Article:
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David Edelstein Reviews 'Casa De Mi Padre'


At age 44, Will Ferrell has played an anchorman, championship NASCAR driver, ice skater, an elf, and George W. Bush. What's his next challenge? Making a movie in which he speaks nothing but Spanish. The Mexican-set action comedy "Casa de mi Padre" is directed by Matt Piedmont, who collaborated with Ferrell on his website Funny Or Die. Film critic David Edelstein has a review.

DAVID EDELSTEIN, BYLINE: Will Ferrell is such a national treasure that even when his more personal movies don't quite gel, there's something marvelous about them anyway. "Casa de mi Padre" is, like many of his projects, a guileless prank. It's in Spanish, a language that Ferrell didn't speak until a few months before he started shooting.

He plays Armando Alvarez, a tender, simple-minded Mexican cowboy, overshadowed in his father's eyes by his flashy, allegedly brainier brother Raul, played by Diego Luna. The film is a cheerfully tacky, semi-reenactment in the style of the movie "Airplane!," of micro-budget Spanish telenovelas with their famously bad fake sets and rear screen projection.

You also get slow motion, splattery shootouts in the style of director Sam Peckinpah that are meant to be parodies, but are so much a part of the language of modern westerns, that they're not especially funny.

"Casa de mi Padre" opens with a full head of steam, with Christina Aguilera getting all Shirley Bassey on a title song with screaming "Goldfinger" horns. It's both satirical and thrilling, which is, come to think of it, also true of John Barry's "Goldfinger" theme.

But watching the middle-aged, rather bland-looking Caucasian Ferrell sit atop a horse and speak Spanish with halting earnestness, you might get the feeling you're watching a joke that isn't panning out, or at least producing more than muted laughs. Ferrell can't do his usual inspired improvising in a language he's struggling merely to remember. He over-enunciates words like muchacho, as in muchacho, and lets the unfamiliar language twist his features into unfamiliar expressions with plenty of eyebrow curling. But mostly, he plays it straight, throwing the ball to his Mexican co-stars.

They are a terrific bunch though. Along with Diego Luna, comes Luna's frequent co-star Gael Garcia Bernal, as Onza, a chain-smoking, homicidal drug kingpin who seeks to possess Sonia, the movie's muchacho muy bonita, played by Genesis Rodriguez, daughter of Venezuelan singing star and telenovela actor Jose Luis Rodriguez, AKA La Puma, who's on the soundtrack.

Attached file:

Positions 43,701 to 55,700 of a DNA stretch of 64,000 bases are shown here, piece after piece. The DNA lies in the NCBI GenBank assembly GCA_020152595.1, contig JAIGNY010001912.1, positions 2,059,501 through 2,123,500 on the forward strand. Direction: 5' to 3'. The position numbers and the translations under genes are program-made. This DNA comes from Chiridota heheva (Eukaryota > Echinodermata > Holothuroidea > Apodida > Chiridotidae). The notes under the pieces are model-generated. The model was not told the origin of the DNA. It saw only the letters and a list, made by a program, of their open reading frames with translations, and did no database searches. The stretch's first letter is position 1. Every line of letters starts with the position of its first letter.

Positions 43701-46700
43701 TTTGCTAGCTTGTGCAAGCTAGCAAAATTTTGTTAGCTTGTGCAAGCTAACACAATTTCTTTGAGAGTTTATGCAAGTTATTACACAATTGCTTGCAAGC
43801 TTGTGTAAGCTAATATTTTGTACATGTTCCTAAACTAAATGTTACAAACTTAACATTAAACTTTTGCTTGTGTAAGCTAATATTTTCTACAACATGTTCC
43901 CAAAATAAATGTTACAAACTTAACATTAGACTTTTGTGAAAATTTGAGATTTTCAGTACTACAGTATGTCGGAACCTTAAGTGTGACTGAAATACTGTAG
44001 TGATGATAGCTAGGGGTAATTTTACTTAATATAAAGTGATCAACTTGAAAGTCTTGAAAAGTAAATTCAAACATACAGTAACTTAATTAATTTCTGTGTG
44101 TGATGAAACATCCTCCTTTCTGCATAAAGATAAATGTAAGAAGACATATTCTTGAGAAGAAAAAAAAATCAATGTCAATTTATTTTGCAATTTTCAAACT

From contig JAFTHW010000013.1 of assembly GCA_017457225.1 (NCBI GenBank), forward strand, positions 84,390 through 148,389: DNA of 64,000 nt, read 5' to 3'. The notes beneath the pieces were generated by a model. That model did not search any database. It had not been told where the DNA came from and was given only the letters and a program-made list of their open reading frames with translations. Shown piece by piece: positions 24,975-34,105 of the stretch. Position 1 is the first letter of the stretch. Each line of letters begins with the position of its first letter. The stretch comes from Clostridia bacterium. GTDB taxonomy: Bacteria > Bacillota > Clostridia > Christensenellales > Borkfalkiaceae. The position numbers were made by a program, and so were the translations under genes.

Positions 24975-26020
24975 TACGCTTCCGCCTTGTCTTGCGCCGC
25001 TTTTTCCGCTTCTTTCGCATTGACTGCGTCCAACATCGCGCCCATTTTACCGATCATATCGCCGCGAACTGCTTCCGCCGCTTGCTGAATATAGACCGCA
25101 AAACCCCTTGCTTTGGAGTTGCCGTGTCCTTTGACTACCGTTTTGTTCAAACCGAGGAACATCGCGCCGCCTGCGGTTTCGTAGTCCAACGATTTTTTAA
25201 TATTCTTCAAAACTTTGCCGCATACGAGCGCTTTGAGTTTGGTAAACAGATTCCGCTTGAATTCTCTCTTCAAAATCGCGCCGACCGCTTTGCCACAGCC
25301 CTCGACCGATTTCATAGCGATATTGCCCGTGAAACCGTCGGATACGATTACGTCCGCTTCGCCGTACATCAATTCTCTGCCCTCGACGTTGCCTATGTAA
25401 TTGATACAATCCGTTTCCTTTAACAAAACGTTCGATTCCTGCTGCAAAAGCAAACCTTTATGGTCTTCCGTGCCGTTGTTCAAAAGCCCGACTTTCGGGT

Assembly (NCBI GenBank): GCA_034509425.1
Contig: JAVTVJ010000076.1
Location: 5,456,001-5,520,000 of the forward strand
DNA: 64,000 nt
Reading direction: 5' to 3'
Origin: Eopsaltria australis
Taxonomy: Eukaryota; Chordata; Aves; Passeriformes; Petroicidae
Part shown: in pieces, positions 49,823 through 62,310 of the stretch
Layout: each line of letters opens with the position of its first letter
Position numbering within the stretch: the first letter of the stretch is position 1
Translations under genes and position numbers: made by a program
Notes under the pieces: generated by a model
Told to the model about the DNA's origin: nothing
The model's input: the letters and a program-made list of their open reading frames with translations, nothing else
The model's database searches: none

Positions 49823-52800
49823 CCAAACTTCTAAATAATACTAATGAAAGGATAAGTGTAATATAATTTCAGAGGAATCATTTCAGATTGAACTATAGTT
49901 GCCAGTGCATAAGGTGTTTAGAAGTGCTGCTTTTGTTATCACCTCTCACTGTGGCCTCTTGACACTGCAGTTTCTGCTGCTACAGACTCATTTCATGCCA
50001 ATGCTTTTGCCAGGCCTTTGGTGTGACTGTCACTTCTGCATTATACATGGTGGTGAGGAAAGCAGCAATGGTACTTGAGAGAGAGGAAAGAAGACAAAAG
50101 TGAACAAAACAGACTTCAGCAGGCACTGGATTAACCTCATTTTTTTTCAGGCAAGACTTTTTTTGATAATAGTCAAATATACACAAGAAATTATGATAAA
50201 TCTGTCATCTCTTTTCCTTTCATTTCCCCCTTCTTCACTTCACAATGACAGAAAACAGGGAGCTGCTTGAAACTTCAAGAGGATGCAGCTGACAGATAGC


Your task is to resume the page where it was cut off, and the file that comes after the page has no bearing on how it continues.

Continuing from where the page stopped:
Ferrell himself sings a rousing number with a great trumpet solo by Mitch Manker called "Yo No Se," with comic sidekicks Efren Ramirez and Adrian Martinez.

And even though I've said the laughs are muted, I laugh as I think back on them, small running gags like Armando's pathetic inability to roll a cigarette. Here's an example of the odd humor. Armando and his sidekicks are cackling over the physical attributes of Sonia, who suddenly shows up and asks what's funny? Armando says he's sorry, he can't tell her, because they were laughing about her. The mixture of chivalry and idiocy is almost touching.

Later, there's a sex scene that's a long, lyrical soft-focused montage of the lovers' bare butts. That's it, just butts.

Reportedly, Will Ferrell had the idea for "Casa de mi Padre" kicking around in his head for a few years. It appealed to him as a kind of non-sequitur. Why would one of Hollywood's biggest comedy stars make a movie in Spanish? When you think about it, it is audacious. The comedy multiplex audience will be forced to read subtitles. The film reaches out to a huge swath of the population, Spanish speakers, where Ferrell grew up and still lives.

Underneath all the silliness, the premise even accommodates social commentary. There's a hilarious critique when Ferrell's Armando talks about fat, lazy Americans addicted to burgers and grease, who's need to get high fuels the carnage just over their border.

Sociology and a butt montage, yes, I'd be happy with more comedies that don't quite gel like "Casa de mi Padre."

BIANCULLI: David Edelstein is film critic for New York Magazine.

You can join us on Facebook and follow us on Twitter @NPRFreshAir. And you can download podcasts of our show at freshair.npr.org. For Terry Gross, I'm David Bianculli. Transcript provided by NPR, Copyright NPR.

David Edelstein is a film critic for New York magazine and for NPR's Fresh Air, and an occasional commentator on film for CBS Sunday Morning. He has also written film criticism for the Village Voice, The New York Post, and Rolling Stone, and is a frequent contributor to the New York Times' Arts & Leisure section.